Once upon a time, I was going to call this blog Talking to Trees, because I love tree-talking more than any other shamanic practice. Trees are magnificent, gentle and wise beings. All of nature is generous, but trees have always struck me as the most giving of all Earth’s creatures.
Recently, I attended a conference in the Hudson Valley with other members of an organization know as the SSP, the Society for Shamanic Practitioners. We were engaged in an initiative called Shamanism Without Borders. The motive behind this initiative is to come as shamans, either in person or remotely, to areas of natural or human disaster and work with the nature spirits of that region in creating balance and harmony wherever it has been lost.
One morning in Bowdoin Park, New York, we visited a lovely sycamore tree. We honored her by reading Wendell Berry’s poem “Sycamore.” No one knows the age of this Grandmother Sycamore, but they estimate it is hundreds of years old.
When we were free to wander the park and be with the land, I went first to the Weeping Willow. I gave my name and put a sprinkling of offerings at her base. I said, you have always been my favorite tree, since I was a little girl. (As a child, I wanted my parents to plant a willow in our yard and my dad told me the roots were so hungry for water, they would end up in the water pipes or the foundation of the house. I couldn’t imagine this angelic tree being so aggressive.)
I sang what I could remember of a song that Chad and Jeremy made popular in the 60’s. It’s an old standard covered by the likes of Billie Holliday and Frank Sinatra: Willow weep for me, willow weep for me, bend your branches down, along the ground and cover me, when the shadows fall, bend, oh willow, and weep for me.
The Willow said: I always recognize a willow person when I meet one. Willow people are drawn to the dark and the shadow, but not because it is their nature. They go into the dark to bring out people who get caught in there. Willows never weep for themselves—they cry for people who can’t cry. She told me to cry for a loved one of mine who couldn’t cry for himself—remarkably good advice. And she told me if I ever needed to cry for myself, she would gladly do that for me.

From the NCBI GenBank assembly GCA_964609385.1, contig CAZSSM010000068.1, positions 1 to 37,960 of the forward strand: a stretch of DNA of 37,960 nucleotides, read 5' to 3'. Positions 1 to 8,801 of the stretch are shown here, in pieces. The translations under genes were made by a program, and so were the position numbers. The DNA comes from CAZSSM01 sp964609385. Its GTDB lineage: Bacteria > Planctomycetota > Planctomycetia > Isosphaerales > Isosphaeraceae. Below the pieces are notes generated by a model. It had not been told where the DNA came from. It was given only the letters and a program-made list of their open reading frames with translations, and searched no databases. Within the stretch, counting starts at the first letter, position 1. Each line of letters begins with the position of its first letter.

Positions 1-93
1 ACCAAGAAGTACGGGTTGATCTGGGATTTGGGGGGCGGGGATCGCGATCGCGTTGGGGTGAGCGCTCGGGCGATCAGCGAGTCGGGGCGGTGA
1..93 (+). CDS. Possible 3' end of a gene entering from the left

I was drawn next to a dead tree, a snag onto which a vine had attached itself. The trunk was gnarled and ravaged. I approached it, and asked: Are you alive? No, she said. I’ve passed over. But, I’m still here. I am giving myself away to the bugs and birds, to the earth and the grass, to the vine and the other trees.
What happened to you? I asked. I had a disease, she said, I couldn’t fight it and so I surrendered. I’m sorry, I said. No, she replied, when you surrender, the adversity dies with you. If you struggle, the adversity lives on. Surrender gives way to new life.
I tucked offerings into the holes and places marked by her illness, and thanked her. I asked for a sliver of bark (she was happy to release to me), because it carried the wisdom of this gentle being.
At last, I returned to the beautiful Sycamore. I’m all about connection, she said, before I even had the chance to greet her. I see that, I said, gazing up at her many horizontal and zigzaggy branches. I grow alone, she told me, but I reach out and connect with everything around me. I reach up and connect to the divine and then I bring that grace to whatever can’t reach it alone.
And then, eagerly, she said: will you shake hands with me? I gazed over at a low hanging branch I thought I might reach. I had to stand on my toes to touch it and pull it down into my hand. We shook hands, and I kissed her leaves.
I had learned three beautiful life lessons in a span of minutes, insights into the deeper meaning of compassion, surrender and connection. These virtues give us three sublime answers to life’s persistent questions. Should you ever not know what to do, try one (or more) of these guiding principles.
You can engage in this shamanic practice of tree talking yourself. Fill your pocket with some offerings (dried corn or corn meal, tobacco, lavender, etc.) and go out into the woods or to a quiet grove, introduce yourself, and sit down with these gentle beings, the trees. Listen with your heart, not your ears. You will walk away with far more than you came with. Pocket empty, heart full.